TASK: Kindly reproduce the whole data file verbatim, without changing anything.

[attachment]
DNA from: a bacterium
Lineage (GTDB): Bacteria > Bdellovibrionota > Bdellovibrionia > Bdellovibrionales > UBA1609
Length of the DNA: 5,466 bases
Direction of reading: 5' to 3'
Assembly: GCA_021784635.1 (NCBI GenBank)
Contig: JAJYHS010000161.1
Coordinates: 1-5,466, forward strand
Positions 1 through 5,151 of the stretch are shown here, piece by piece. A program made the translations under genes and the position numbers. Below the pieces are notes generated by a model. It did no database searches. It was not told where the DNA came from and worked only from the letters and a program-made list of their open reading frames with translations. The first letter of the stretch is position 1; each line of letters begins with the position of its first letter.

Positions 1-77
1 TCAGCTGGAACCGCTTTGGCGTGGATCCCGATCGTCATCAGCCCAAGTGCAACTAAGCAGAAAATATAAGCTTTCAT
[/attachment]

DNA from: a bacterium
Lineage (GTDB): Bacteria > Bdellovibrionota > Bdellovibrionia > Bdellovibrionales > UBA1609
Length of the DNA: 5,466 bases
Direction of reading: 5' to 3'
Assembly: GCA_021784635.1 (NCBI GenBank)
Contig: JAJYHS010000161.1
Coordinates: 1-5,466, forward strand
Positions 1 through 5,151 of the stretch are shown here, piece by piece. A program made the translations under genes and the position numbers. Below the pieces are notes generated by a model. It did no database searches. It was not told where the DNA came from and worked only from the letters and a program-made list of their open reading frames with translations. The first letter of the stretch is position 1; each line of letters begins with the position of its first letter.

Positions 1-77
1 TCAGCTGGAACCGCTTTGGCGTGGATCCCGATCGTCATCAGCCCAAGTGCAACTAAGCAGAAAATATAAGCTTTCAT